Well, it happened…

It finally, really happened. Last weekend, Michelle and I got married. At 2pm, Saturday, 11 November 2006, she and I finally pronounced before the world the vows we had tacitly made some time before. I’m not really sure what to write beyond that point. It was a godsend to have seen the friends and family that we did, and it truly broke our hearts to say goodbye.

For the wedding day itself, everything went very smoothly. Nothing went awry, and the whole day went off with only the one hitch. (Get it? I was reprimanded for it the first time I used that line.) Having my friends run the dance made it even more special, and as always I was astounded by the rounds of wonderful words they had to say.

Unfortunately, we haven’t gotten in all the pictures that were taken that day, and even more unfortunately no where near enough pictures were taken. So here are a few that I felt that my few readers might want to see…


Here are Austin and I getting ready.

The kindly gentlemen who were willing to stand by me (Joe, Warren, Ken, and Jaime).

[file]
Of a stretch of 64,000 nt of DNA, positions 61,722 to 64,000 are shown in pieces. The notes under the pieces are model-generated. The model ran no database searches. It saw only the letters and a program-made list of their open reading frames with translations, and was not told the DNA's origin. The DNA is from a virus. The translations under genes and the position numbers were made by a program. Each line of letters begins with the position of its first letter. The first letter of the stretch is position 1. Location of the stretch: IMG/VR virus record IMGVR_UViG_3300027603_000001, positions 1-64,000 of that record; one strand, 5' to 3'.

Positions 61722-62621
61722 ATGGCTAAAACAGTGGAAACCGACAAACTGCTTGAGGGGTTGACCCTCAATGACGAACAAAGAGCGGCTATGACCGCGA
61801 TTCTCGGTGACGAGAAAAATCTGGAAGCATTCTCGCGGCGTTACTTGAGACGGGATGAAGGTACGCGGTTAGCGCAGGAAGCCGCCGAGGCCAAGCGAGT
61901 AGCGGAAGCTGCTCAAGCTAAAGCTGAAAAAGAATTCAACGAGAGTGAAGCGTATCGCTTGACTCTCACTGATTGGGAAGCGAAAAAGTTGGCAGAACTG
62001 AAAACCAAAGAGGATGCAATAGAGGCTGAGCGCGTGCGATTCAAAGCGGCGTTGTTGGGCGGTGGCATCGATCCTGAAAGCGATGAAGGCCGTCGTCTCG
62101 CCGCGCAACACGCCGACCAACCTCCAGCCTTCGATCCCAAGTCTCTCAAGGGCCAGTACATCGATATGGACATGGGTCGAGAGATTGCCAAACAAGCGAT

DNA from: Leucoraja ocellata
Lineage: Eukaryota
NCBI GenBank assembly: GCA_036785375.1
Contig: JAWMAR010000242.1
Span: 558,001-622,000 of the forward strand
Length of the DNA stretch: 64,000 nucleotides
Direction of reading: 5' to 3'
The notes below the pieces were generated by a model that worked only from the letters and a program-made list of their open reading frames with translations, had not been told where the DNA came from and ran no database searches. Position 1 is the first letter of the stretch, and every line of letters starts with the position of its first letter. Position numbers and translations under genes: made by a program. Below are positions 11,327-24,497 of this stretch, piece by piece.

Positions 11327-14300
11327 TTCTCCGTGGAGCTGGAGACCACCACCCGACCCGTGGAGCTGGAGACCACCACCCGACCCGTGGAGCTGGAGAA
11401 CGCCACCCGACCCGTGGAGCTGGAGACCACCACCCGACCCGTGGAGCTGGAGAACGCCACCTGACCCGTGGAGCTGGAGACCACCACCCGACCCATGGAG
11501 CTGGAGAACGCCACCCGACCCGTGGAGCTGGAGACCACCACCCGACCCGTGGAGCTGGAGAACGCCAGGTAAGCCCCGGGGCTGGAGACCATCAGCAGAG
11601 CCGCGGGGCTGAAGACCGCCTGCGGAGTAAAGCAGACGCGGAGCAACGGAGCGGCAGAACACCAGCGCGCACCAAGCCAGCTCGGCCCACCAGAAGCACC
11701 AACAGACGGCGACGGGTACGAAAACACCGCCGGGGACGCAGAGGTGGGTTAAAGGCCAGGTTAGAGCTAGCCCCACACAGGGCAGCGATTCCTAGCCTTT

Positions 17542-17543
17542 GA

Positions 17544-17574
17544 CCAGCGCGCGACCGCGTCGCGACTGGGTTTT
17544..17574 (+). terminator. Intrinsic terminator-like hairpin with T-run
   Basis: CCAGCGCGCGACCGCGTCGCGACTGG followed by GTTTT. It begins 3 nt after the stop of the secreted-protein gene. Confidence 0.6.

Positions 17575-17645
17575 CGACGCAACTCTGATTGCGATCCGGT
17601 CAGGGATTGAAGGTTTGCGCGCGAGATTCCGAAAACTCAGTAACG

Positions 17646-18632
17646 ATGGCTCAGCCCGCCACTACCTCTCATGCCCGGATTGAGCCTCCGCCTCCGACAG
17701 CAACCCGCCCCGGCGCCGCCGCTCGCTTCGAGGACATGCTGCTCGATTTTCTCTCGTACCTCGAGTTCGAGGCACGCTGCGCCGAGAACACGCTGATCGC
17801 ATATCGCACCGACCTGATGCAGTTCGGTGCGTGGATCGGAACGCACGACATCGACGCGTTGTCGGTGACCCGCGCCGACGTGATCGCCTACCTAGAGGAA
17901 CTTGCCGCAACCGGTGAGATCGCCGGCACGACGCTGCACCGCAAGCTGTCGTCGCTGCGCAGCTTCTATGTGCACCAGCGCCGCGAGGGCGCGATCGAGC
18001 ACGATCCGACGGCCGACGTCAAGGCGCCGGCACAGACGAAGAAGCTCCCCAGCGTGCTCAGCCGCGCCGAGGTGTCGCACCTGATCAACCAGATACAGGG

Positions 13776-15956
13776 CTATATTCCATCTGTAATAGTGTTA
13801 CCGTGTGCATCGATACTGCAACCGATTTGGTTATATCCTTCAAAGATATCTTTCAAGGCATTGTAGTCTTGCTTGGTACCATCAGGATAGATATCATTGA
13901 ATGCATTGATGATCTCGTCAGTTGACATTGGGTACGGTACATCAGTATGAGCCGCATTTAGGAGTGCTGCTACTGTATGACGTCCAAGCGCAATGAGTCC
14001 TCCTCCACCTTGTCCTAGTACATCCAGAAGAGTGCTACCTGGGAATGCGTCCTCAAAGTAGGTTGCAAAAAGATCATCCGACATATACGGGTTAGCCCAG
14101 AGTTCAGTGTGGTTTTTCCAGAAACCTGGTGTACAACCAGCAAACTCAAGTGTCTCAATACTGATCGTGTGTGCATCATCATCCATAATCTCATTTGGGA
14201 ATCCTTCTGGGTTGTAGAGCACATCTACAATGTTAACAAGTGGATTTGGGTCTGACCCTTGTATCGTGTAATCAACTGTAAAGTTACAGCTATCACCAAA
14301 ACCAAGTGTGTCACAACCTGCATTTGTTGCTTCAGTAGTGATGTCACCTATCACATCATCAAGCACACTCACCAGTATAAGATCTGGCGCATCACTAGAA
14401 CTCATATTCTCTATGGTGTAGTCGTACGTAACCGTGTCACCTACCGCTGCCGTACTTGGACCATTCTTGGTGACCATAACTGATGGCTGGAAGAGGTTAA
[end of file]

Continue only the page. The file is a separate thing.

The Gents trying to pose with Austin. This is as far as we got.

The recently appointed Grandma Pat and Austin getting the ring bearer pillow ready.

Me with the man who made me all that I am, and to whom I owe everything.

Mom and Michelle’s mom Kathy lighting the Unity Candle before the ceremony.

Michelle being walked down the aisle by her father, Mike.

Michelle and I lighting the Unity Candle during the ceremony.

The whole wedding party. Can you tell which of the girls is my sister?

The newly expanded Fryer family.

My family.

My beautiful wife and I. Every time I think I couldn’t be luckier in life, she smiles again…

Our first dance, Nora Jones’ “The Nearness of You”.

Well, that’s enough out of me. Everything wrapped up far too quickly, and though it was a very long weekend, it practically evaporated before my eyes. This week has more been a matter of falling back into a normal pattern, just with a slightly heavier left hand. Still, I wish everyone could have stayed just a little bit longer. After all, why would they want to miss out on this the morning after they left: